• the retention of subcontractors had not been coordinated with the project owners as was required under the terms of the general contractor agreements;
  • the taxpayer had not proved that the subcontractors' personnel were present at the project owner's construction sites, and one of the project owners maintained that the subcontractors that were considered unscrupulous did not do any work at its site;
  • the subcontractors did not have a permit issued by Rostekhnadzor authorizing them to carry out hazardous works, nor did they possess a certificate confirming their knowledge of industrial safety procedures;
  • the licenses submitted by the subcontractors had in fact not been issued by the licensing authority.

Analysis of arbitration court cases in recent years (2011-2012) shows that the courts generally tend to deny taxpayers' claims for invalidation of tax authorities' decisions if the underlying transactions entailed the performance of works by "unscrupulous" contractors or subcontractors. Decisions in disputes over services agreements also tend to go against taxpayers.

The position of the courts in such cases is based on, among other things, the findings of the Presidium of the Supreme Arbitration Court in the OJSC Koksokhimmontazh-Tagil case, as well as the Presidium's findings set out in its decrees of April 20, 2010, and June 8, 2010. That position may be summarized as follows: The onus is on the taxpayer to prove that business operations are real and that it exercised due care and circumspection in selecting a counterparty and performing the transaction. Obviously, proving that work was performed or services were rendered is much more difficult than proving that goods were delivered. Taxpayers often find themselves unable to prove such business operations really occurred, which inevitably leads to denial of their claims.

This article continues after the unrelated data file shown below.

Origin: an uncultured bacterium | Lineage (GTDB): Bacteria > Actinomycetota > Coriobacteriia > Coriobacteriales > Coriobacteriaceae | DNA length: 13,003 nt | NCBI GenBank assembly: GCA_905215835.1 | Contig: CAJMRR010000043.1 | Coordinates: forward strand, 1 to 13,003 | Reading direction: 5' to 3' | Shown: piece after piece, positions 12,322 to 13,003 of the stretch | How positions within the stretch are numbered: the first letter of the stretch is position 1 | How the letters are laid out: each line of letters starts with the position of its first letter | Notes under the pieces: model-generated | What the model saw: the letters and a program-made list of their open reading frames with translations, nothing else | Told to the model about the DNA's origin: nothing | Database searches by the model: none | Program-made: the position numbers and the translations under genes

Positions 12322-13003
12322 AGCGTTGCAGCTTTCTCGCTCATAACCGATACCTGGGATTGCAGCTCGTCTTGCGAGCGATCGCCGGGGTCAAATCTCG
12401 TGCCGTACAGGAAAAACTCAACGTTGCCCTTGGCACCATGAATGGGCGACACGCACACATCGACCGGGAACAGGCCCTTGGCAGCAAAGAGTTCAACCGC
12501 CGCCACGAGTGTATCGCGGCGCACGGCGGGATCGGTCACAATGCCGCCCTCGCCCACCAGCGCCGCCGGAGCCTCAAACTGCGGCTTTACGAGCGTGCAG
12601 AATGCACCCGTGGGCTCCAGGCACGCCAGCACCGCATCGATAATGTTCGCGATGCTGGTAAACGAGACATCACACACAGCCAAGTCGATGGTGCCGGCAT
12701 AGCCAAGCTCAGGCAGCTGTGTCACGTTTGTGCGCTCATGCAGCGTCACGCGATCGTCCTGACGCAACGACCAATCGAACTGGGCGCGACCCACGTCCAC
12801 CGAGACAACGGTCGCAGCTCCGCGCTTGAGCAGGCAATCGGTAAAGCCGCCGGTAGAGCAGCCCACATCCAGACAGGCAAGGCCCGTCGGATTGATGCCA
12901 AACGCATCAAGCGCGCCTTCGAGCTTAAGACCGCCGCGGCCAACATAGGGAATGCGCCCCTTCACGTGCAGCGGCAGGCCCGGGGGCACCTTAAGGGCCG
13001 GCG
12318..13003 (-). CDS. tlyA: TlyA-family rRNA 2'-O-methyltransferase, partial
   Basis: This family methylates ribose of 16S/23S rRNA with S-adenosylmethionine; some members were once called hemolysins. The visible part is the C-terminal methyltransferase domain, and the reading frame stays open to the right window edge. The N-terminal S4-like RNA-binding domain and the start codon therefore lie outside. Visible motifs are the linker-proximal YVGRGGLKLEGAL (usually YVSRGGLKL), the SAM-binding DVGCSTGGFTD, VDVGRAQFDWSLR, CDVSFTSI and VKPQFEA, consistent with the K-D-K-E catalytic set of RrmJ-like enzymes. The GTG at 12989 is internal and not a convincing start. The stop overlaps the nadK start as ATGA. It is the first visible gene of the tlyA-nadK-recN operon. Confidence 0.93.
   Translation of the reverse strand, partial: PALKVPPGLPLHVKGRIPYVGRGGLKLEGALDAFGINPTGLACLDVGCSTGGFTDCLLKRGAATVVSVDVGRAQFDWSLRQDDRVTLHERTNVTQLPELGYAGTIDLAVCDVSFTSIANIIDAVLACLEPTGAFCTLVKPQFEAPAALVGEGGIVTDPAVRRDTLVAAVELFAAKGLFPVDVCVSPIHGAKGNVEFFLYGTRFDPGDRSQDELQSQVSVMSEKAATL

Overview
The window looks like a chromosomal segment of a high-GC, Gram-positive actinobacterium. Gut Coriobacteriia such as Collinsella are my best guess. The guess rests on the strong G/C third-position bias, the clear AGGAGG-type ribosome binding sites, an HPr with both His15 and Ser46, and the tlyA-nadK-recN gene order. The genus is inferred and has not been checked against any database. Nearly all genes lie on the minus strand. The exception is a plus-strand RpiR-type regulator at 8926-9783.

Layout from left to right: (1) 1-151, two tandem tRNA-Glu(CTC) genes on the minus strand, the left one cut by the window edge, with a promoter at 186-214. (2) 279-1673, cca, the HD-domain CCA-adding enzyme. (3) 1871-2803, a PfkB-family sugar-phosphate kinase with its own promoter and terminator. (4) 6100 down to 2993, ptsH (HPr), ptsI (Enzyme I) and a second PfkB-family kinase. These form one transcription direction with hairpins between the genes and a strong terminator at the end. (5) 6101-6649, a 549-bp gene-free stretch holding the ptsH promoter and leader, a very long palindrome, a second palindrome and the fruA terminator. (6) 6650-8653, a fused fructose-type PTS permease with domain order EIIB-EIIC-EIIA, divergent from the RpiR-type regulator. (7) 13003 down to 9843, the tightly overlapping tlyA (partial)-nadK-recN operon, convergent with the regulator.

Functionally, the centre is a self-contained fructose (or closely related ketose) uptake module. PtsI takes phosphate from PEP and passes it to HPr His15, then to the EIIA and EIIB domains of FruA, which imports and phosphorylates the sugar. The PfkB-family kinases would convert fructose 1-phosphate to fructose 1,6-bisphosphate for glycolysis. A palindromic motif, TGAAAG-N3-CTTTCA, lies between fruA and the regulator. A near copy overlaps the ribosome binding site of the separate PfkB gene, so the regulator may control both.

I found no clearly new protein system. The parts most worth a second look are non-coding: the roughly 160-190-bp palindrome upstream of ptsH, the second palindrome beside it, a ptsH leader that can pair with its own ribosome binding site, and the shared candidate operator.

Taxpayers should also bear in mind Article 71 of the Russian Arbitration Procedure Code, which stipulates that a court is to weigh evidence according to its own internal conviction.

And finally, the courts are highly unlikely to rule in a taxpayer's favor if the tax authority proves that the taxpayer was aware, or ought to have been aware, that its counterparty failed to discharge its tax obligations deriving from affiliation, other corporate relations or other grounds.